An addictive, humorous tale about individual struggles and family drama…
Glass’s deft novel paints a picture of the troubled life of his young protagonist who in the face of learning disability and his father’s harsh discipline develops a give-a-damn attitude and an ironic sense of humor. From a young age, the Knights know there is something wrong with their older son. It’s hard to discipline Dave, and he is extremely slow when it comes to learning stuff at school except for reading. As the family moves from one military base to other, including Iran, Dave becomes immune to his father’s harsh disciplinary ways who sees his son as nothing but an absolute failure. High school throws him into the company of other delinquents, and the boys more than often find themselves engaging in dangerous escapades. After graduating, Dave is drafted into army, but with his panache for getting in trouble, he finds himself on the radar of his Sergeant. Told in third-person omniscient and spanning over more than two decades, the story is strongest when it focuses on the dysfunctionality that rules the Knights lives and how it slowly affects Dave, pushing him on the edge. Glass’s writing is fluid and dialogue sharp while his entertaining storytelling keep the pages turning. He slowly and tantalizingly draws out the details as Dave struggles with his father’s strict discipline and his own delinquencies. The narrative detailing young Dave’s struggles in school, his inability to concentrate on his studies, and his troubled relationship with his father (with his fascination for all things trouble, he finds himself facing wrath of his father more than too often) evokes sympathy. The chapters chronicling Dave’s high school life and his humorous, occasionally dangerous escapades with the other boys are fun. One of the main strengths of Glass’s writing is his ability to deepen the emotional complexity of each character’s actions with deeply realized backstory. In narrating Dave’s story, he brings out Bobby, Lieutenant Colonel Knight, and Melissa’s characters to life. While failure, punishment, and disdain of his father dominate Dave’s life, his own give-a-damn attitude and his ability to form a meaningful connection with others help ease the pain. The ending is heartfelt, and though the narrative detailing mundane details of Knight family’s everyday life could have been shorter, readers will adore the memorable Dave and appreciate Glass’s fine rendering of the Knights’ dysfunctional family life. Rich with drama and intrigue, the book makes for a page-turner.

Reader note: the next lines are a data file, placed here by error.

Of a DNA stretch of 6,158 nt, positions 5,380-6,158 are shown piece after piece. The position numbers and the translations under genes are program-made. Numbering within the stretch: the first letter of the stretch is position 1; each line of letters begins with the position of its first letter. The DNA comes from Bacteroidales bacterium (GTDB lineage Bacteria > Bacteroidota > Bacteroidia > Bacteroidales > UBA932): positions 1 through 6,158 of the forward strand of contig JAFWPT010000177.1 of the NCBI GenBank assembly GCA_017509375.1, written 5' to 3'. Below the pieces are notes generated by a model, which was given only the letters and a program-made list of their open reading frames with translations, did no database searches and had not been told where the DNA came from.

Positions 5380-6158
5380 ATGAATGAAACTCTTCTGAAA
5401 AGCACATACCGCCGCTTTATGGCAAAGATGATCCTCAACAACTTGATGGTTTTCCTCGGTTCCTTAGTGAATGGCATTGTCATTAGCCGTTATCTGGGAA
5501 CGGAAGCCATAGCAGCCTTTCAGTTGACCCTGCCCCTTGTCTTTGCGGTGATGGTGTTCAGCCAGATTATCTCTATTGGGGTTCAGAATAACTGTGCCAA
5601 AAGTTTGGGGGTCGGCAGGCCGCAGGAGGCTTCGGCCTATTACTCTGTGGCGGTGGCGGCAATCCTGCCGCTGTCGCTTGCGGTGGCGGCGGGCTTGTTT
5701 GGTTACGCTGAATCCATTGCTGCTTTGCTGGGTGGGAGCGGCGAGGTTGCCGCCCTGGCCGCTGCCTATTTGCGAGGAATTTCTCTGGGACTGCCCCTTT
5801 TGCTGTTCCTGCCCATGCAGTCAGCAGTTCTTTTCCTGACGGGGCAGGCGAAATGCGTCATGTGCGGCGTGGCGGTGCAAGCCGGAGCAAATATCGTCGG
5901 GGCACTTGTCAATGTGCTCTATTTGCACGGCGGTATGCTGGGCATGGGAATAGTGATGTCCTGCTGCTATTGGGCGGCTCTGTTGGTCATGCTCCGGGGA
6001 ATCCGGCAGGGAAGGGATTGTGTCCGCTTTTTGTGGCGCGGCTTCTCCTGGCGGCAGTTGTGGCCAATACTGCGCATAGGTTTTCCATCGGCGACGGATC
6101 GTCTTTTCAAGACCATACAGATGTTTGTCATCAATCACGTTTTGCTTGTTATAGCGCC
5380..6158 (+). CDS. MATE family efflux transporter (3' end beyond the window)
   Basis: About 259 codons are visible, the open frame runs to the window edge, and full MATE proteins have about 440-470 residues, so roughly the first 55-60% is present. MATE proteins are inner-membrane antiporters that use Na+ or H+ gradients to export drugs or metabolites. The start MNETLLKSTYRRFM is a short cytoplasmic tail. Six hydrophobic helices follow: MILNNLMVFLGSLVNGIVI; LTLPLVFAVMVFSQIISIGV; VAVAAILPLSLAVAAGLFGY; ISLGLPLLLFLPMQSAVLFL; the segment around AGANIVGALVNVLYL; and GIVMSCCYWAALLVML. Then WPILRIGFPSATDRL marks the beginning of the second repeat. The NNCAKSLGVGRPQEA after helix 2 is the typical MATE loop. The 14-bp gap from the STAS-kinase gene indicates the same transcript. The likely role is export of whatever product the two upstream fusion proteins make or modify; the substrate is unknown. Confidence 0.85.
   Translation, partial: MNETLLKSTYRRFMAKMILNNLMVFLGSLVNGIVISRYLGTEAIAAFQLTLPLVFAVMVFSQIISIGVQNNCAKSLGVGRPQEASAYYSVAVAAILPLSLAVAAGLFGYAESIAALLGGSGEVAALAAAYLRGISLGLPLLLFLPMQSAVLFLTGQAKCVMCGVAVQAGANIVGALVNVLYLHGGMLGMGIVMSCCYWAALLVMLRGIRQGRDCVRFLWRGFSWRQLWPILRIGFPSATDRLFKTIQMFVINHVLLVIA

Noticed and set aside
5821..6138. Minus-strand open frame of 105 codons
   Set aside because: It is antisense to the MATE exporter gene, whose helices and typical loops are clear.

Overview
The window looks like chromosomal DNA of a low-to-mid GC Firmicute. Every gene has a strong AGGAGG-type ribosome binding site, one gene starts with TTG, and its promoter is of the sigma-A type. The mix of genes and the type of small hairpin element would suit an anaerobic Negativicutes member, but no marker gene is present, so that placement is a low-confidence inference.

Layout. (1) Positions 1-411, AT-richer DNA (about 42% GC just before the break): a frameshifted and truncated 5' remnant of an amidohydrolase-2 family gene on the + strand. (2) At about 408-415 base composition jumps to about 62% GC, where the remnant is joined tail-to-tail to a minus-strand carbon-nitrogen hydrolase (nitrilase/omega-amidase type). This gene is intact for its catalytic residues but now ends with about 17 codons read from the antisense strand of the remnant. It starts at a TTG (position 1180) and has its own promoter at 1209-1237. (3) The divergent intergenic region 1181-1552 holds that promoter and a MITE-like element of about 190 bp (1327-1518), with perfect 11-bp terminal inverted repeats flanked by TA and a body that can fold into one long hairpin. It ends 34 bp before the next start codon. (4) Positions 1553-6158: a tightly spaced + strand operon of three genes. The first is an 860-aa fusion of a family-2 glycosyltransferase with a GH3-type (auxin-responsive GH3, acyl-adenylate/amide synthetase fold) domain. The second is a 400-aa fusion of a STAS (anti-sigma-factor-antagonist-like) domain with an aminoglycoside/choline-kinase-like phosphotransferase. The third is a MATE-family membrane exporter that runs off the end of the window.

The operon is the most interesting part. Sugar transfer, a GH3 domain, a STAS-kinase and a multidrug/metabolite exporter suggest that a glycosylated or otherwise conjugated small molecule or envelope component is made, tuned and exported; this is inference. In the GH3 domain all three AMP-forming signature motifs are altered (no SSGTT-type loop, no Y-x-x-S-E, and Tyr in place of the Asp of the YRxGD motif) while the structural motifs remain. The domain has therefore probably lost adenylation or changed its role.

As Good As Can Be
By William A. Glass
Pub date April 14, 2020
Price $13.50 (USD) Paperback, $25.00 Hardcover $7.79 Kindle edition